Consider the lobster. Other than both living on Earth, we don’t have a lot in common with these arthropods, the group of animals that includes everything from spiders to insects to crustaceans like these guys. 80% of all known animal species are Arthropods. They are noted for having segmented bodies, jointed legs, and stiff exoskeletons. But if you ask me, the most amazing difference between you and me and this lobster isn’t immediately obvious . . . lemme show you. This, right here. The poop chute. Or, more accurately the dorsal intestine. If you’ve ever eaten lobster, or shrimp, or crawfish, you’ve probably just thrown this thing away. This gross little tube holds more than just lobster poop. It tells a special story, of one event, hundreds of millions of years ago, that changed the course of your body.
In 1822, a French naturalist by the name of Geoffrey Saint-Hilaire cut open a lobster and noticed that its arthropod anatomy was essentially a mirror image of our own, along what is called the dorsoventral axis. Ol’ Geoffrey never did figure out why, but his observation was right on. Animals like us have our guts and circulatory system on our belly side and our nerve cords along our backs. But arthropods have ventral nerves, and dorsal guts… you know, the poop chute. Here’s how we think it happened. Let’s imagine for a moment that you’re a worm. A very primitive worm, so primitive, in fact that that you don’t have a brain or central nervous system to even do the imagining. You’re pretty much just a mouth, some moving parts, and a tube to pass food through. Up and down and back and belly don’t mean much to you.
But hey, it’s a living. For a long time, all your grandkids will live and grow like you did. Until one day, 600 million years ago, one of them decided to start doing the backstroke. Maybe its mouth ended up on the wrong side, or maybe it had colors that gave it an advantage. Whatever the case, these upside-down worms not only survived, they flourished. They would go on to to develop spinal cords and brains and bones and heads and YouTube! [EMBRYOLOGY 101] Here’s one of your earliest baby pictures. Cute huh? You were basically just a frisbee-shaped wad of cells, but already patterns were in place that would determine precisely the body you’d one day become, everything from your intestines to your epidermis. On either flat side of this disk, a special gene was expressed. Over here, cells were set on course to become your guts and your heart.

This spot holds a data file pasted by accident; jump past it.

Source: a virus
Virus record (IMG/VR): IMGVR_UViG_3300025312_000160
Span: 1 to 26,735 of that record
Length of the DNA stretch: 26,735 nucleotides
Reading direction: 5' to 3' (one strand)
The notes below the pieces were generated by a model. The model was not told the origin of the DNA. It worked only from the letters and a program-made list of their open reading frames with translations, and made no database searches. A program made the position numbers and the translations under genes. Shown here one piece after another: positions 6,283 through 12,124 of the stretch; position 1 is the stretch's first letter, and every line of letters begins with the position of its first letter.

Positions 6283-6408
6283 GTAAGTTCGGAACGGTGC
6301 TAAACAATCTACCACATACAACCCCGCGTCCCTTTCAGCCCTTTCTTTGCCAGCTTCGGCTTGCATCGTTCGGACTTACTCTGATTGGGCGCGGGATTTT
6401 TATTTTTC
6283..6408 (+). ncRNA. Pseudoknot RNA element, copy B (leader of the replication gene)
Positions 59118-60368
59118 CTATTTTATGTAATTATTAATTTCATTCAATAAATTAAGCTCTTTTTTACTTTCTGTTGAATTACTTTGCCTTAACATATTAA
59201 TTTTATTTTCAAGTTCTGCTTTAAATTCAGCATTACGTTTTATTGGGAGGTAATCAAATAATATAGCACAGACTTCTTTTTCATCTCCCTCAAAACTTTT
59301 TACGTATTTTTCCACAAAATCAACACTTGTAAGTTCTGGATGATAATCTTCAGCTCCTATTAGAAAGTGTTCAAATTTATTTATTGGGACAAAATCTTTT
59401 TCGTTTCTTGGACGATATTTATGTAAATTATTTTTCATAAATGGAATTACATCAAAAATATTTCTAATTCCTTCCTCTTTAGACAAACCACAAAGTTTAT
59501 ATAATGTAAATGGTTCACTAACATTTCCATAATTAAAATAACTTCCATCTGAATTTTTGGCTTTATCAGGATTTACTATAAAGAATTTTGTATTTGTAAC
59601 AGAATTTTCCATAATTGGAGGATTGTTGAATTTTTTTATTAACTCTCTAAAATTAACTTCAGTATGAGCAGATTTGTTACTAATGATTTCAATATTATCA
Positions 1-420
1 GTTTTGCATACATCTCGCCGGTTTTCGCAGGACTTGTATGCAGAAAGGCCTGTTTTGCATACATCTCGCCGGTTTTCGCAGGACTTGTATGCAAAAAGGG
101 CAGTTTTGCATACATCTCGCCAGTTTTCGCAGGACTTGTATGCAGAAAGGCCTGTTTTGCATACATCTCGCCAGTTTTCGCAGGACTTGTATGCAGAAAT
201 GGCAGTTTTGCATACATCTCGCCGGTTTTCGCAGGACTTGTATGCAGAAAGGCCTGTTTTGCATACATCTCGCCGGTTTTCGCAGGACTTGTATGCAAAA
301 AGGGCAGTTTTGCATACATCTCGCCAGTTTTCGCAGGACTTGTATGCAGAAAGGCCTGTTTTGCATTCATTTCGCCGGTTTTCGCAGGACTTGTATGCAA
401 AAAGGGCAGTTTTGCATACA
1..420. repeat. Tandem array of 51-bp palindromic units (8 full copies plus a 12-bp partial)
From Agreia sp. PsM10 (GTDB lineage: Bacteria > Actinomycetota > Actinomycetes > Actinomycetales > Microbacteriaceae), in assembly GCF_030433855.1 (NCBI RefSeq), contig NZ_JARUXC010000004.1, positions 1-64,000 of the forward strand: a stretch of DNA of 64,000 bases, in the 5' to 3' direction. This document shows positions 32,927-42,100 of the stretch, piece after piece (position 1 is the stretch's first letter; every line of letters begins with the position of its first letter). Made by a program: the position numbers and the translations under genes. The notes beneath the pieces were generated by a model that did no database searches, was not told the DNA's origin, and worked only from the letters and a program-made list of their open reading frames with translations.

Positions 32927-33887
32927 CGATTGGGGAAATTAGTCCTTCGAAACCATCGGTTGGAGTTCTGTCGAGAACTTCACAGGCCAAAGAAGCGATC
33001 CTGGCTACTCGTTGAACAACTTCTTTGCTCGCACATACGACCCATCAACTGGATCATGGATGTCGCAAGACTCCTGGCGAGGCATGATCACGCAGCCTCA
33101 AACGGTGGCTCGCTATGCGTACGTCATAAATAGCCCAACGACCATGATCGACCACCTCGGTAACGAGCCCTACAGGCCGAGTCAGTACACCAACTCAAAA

On the other side, though, the second gene inhibited the action of the first, and instead of being told to become “guts” those cells were fated to become your spinal cord. Oddly enough, this is exactly how it works in invertebrates like lobsters or fruit flies. Despite the fact our common ancestor lived nearly 700 million years ago, the genes that determine where nerves and guts end up are amazingly similar among all bilateral animals. This means that the same set of instructions define where your nervous system forms and where a lobster’s nervous system forms, but somewhere along our evolutionary history one of us got flipped.
So which plan came first? Ours, or the lobster’s? Who, I dare say, is living the upside-down life? Sorry to disappoint you, but it’s us. Studies of a rather unfortunate-looking worm suggest that we’re the new kids on the body plan block. [MUSIC] On the tree of life, this acorn worm is closer to us than they are to lobsters, but spine-to-guts, their embryos show the lobster pattern, and not ours. That means that our pattern probably developed more recently. So while lobsters may sit there in their bubbly tanks laughing lobster laughs and wondering why all of us humans are built backwards, I think we got the better end of the deal.